Temporary ceasefires in countries at war like Syria and Yemen allow citizens to receive short-term relief like vaccinations, but what about those who need long-term care for illnesses like cancer?
CCTV America’s Roee Ruttenberg reports on the crisis.
Impact of war on long-term health careTemporary ceasefires in countries at war like Syria and Yemen allow for short-term relief, but what about those who are in need of long-term medical care?
10 year-old Feras Ali Hassan was diagnosed with leukemia at the age of 6. Due to ongoing civil war in Yemen, doctors prescribed a shortened treatment, but it was not enough.
“Only after he came back from his absence, we found that the cancer returned, likely because a steady treatment could not be followed,” Ahmed Mohamed, Feras Hassan’s doctor, said.
Feras Hassan has had to begin treatment all over again. His father said he comes to keep him company and to keep him safe.
“The medicine is not available inside the hospital, they are saying there’s no chemotherapy, there’s no support, not from other institutions or from anywhere,” Ali Hassan, Feras Hassan’s father, said.
Those needing long-term care are uncounted casualties of war, and face deadly obstacles. Many facilities providing care have been forced to give priority to those injured in war and some facilities have been victims of the violence themselves.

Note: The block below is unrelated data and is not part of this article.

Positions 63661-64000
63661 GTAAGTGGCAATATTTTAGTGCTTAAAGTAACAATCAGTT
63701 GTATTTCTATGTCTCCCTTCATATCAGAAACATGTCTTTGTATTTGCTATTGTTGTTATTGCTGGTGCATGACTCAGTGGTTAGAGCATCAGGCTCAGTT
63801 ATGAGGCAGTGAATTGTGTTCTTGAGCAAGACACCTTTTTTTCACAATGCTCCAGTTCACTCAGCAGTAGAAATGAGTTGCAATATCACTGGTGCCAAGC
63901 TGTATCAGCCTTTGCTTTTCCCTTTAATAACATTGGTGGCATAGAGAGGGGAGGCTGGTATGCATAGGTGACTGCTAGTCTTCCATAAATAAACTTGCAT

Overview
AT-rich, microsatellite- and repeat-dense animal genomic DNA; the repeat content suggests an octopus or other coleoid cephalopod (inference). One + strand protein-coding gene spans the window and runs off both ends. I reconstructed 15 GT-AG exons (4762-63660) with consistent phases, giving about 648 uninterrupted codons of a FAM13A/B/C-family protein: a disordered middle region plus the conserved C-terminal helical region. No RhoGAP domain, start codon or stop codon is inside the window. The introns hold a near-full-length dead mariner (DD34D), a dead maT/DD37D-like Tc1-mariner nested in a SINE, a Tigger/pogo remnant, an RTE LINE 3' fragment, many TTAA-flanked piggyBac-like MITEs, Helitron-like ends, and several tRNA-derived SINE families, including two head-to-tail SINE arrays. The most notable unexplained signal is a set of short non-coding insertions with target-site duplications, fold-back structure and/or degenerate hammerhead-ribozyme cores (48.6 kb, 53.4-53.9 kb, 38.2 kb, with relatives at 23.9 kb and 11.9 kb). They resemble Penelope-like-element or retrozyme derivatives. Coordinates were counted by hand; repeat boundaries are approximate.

In the war-torn city of Taiz, Yemen, the only cancer center now operates as a makeshift clinic.
“There were 643 deaths in 2015, result [sic] of the closing of our original location and because of the lack of services and medicines, most especially, the lack of availability of specialized and basic chemotherapy,” Mokhtar Said Ahmed, director of Amal Cancer Treatment Center, said.
In April, the children’s hospital in Aleppo, Syria was hit; in February, a hospital in the neighboring province, Idlib.
In Afghanistan, a U.S. airstrike hit the only hospital in Kunduz province, leaving more than 40 people dead and forcing the hospital to close.
Doctors Without Borders said airstrikes hit more than 60 of the facilities it supports in Syria last year — a dozen completely destroyed.
These places were already struggling to provide adequate long-term care for those in need, and the wounds of war have made this even more difficult.
In Nigeria, survivors of a seven-year Boko Haram insurgency now face a grim future. Many have lost limbs, which will likely result in lost livelihood.
Those who are sick at home often die at home, thus the real death tolls will likely remain unknown.
“We’re in the middle of it all, and us, the civilians. We are the victims as we turn into the casualties, whether we are in the hospital or at home,” Ali Hassan said.
Dr. Kate Tulenko discusses the impact of war on health care
For more information, CCTV America’s Nathan g spoke to Dr. Kate Tulenko, vice president of Health Systems Innovation at IntraHealth International, about solutions to treating chronic illnesses in war zones.